An arborist on a mission to preserve and restore Northern California's towering redwoods has begun taking cuttings that he hopes can be used to make genetic clones of the ancient trees.
On a recent foggy day in Marin County, about 25 miles north of San Francisco, David Milarch assembled a team of crack tree climbers who used ropes and harnesses to clamber more than 100 feet into the treetops at Roy's Redwoods Preserve.
The workers clipped boughs from some of the preserve's oldest and tallest trees to get genetically pure samples of some of nature's ultimate survivors.
Milarch, 58, believes these trees can provide the toughest possible stock for a kind of "genetic savings account." He hopes that material can be used to restore old-growth redwoods in their native range up and down the state.
About 95 percent of the original forest has been cut down over the last few hundred years.
Saving these ancient trees
Milarch, from the state of Michigan, recalled thinking on his first visit to Northern California in 1968 that he would see avenues of coast redwoods 100 miles long. What he found instead was a "moonscape," he said.
Nearly 40 years later, Milarch has returned, and he believes the latest advances in genetic cloning could save the most ancient of these trees.
"What does this tree's immune system have in it that it has survived when other trees haven't?" Milarch asked, leaning against a massive, shaggy trunk of a redwood he's dubbed "Grandma." He estimates the tree is at least 800 years old.
Average mature redwoods stand between 200 to 240 feet tall and have diameters of 10 to 15 feet. The tallest trees have been measured at more than 370 feet, making coast redwoods the tallest living organisms in the world. The hardiest members of the species can live to be 2,000 years old.
Redwoods have gained a prized status among nature lovers, but their high-quality timber has long been favored by home builders seeking the same durability that allows the trees to survive in the wild, which has led to widespread harvesting.
Milarch said coast redwoods can reproduce themselves through a natural cloning process and by mating with other trees. A tree like Grandma could effectively be the latest incarnation of an individual tree that first saw daylight 20,000 years ago, he said.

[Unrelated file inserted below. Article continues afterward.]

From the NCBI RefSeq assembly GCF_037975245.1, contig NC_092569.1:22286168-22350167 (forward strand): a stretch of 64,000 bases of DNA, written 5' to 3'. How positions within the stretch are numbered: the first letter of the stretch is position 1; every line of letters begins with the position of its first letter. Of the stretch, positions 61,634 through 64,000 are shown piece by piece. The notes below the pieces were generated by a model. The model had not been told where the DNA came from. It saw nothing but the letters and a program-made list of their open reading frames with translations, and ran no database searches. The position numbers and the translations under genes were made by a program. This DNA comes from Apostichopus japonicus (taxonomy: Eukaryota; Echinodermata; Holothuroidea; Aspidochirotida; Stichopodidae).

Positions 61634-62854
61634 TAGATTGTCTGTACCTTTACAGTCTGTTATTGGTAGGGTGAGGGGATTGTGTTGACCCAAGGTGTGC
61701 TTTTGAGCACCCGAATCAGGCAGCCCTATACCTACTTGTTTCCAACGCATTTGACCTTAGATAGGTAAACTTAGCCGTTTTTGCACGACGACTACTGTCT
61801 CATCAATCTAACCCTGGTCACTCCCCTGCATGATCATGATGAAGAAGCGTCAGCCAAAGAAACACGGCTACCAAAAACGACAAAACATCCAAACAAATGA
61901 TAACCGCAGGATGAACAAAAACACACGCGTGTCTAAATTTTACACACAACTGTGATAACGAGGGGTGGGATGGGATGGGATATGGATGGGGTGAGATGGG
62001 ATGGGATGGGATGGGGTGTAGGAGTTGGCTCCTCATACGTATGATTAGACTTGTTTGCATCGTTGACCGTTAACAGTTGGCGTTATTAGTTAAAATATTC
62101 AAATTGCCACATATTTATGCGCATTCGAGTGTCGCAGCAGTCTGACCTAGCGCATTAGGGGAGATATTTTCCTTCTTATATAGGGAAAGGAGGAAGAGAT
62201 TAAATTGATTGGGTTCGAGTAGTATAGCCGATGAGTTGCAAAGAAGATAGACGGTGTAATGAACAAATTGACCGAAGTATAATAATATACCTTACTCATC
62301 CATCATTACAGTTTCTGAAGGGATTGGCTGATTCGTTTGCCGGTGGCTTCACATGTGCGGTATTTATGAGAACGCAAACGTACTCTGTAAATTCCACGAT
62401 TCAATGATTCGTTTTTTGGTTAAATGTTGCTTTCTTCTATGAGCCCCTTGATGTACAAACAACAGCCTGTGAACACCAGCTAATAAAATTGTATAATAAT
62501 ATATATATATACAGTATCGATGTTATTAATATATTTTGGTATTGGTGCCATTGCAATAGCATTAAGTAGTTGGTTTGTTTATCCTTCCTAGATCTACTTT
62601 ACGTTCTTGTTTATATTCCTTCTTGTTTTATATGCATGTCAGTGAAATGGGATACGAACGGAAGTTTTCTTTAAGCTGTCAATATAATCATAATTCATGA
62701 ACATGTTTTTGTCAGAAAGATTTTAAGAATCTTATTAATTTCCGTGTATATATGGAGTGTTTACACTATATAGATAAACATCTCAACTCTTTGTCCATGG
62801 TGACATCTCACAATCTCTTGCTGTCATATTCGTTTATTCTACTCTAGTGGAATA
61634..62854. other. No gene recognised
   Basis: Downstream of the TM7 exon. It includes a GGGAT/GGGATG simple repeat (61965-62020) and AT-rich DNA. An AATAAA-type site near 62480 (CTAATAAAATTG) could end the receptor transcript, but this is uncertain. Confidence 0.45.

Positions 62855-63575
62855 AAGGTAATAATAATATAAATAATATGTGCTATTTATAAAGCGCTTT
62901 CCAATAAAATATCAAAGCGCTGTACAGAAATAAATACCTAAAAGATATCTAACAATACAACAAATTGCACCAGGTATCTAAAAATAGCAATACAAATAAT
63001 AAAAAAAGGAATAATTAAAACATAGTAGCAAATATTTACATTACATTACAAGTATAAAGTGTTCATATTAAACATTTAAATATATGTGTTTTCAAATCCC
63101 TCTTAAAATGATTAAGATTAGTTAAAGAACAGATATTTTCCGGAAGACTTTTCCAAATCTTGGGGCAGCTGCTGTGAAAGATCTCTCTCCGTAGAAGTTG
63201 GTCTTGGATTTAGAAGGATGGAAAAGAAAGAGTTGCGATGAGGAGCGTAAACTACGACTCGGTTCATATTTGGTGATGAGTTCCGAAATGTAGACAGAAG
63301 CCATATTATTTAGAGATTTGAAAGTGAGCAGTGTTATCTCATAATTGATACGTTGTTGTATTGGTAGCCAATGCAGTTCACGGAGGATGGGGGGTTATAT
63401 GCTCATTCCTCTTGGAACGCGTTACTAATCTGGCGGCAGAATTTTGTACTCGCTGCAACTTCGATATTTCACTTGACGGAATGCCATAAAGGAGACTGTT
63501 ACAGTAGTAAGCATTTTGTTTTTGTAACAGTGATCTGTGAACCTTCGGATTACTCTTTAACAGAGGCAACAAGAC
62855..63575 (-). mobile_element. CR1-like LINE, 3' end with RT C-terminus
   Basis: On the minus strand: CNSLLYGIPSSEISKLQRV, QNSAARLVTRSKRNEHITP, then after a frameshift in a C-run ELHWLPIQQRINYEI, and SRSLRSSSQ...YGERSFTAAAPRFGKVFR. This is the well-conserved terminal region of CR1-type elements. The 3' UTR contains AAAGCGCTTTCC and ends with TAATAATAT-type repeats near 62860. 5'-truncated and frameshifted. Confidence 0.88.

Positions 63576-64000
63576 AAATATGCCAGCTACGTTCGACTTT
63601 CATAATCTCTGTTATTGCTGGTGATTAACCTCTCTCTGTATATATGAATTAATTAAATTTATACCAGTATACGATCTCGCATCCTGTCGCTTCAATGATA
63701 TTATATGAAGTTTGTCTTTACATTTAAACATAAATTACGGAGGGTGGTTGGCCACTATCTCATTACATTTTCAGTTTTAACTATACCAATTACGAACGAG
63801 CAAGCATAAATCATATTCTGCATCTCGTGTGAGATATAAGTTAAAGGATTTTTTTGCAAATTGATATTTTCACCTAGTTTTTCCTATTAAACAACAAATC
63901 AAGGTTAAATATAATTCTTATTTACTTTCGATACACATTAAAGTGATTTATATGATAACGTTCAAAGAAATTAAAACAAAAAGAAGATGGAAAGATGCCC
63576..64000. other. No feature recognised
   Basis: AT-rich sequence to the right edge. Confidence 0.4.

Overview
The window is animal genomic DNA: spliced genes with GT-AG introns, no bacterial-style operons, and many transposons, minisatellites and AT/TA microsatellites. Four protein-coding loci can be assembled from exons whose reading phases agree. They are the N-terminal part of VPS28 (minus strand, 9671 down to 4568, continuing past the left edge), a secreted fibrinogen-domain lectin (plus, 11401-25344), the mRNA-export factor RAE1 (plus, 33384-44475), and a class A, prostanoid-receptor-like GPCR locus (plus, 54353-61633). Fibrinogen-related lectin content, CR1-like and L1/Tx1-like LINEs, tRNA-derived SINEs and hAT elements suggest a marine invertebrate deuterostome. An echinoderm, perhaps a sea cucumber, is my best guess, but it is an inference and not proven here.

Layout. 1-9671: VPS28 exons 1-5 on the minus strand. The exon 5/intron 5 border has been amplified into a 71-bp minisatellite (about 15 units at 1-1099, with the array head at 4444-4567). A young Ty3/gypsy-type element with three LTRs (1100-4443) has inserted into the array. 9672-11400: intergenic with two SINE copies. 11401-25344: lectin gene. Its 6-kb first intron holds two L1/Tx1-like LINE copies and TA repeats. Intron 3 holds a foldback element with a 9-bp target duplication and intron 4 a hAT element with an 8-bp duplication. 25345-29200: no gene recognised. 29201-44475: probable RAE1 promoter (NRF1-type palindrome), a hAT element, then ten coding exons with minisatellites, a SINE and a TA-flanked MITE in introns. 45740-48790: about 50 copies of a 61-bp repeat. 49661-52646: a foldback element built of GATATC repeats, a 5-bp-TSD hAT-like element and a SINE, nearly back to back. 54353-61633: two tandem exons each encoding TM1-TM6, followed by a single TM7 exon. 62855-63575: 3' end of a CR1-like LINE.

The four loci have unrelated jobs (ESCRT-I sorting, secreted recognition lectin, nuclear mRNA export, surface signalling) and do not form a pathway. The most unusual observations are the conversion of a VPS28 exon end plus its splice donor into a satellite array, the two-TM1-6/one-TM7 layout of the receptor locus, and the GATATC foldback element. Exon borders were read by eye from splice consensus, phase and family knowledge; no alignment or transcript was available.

"If we're going to pick out the strongest, longest-lived genetics, this old gal's a survivor," Milarch said.
Horticulturists and genetic engineers plan to use the samples from the Marin County redwoods to see which of several techniques — some traditional, some cutting-edge — work best to reproduce the trees.
Creating a genetic storehouse
Milarch has high hopes for the most advanced approach, known as tissue culturing, which creates exact genetic replicas by manipulating individual cells.
Not everyone agrees that cloning represents the most effective way to preserve redwoods. Conservation groups have traditionally focused on curbing development and logging along the 500-mile stretch from Big Sur to the Oregon state line where most coast redwoods grow.
"Protecting the habitat of the species in place — I think that's the most important approach to conservation," said Deborah Rogers, a redwood geneticist and director of conservation science for the San Diego County-based Center for Natural Lands Management.
Rogers said a genetic storehouse that could protect the entire species from an unforeseen cataclysm caused by climate change or an imported disease would require samples from hundreds of trees across the state.
Milarch hopes that samples from about 20 individual trees taken from ancient redwood stands in five distinct areas will be enough to get his restoration effort under way. Next he plans to solicit landowners and communities for plots of at least five acres where the clones will be planted and, ideally, interbreed.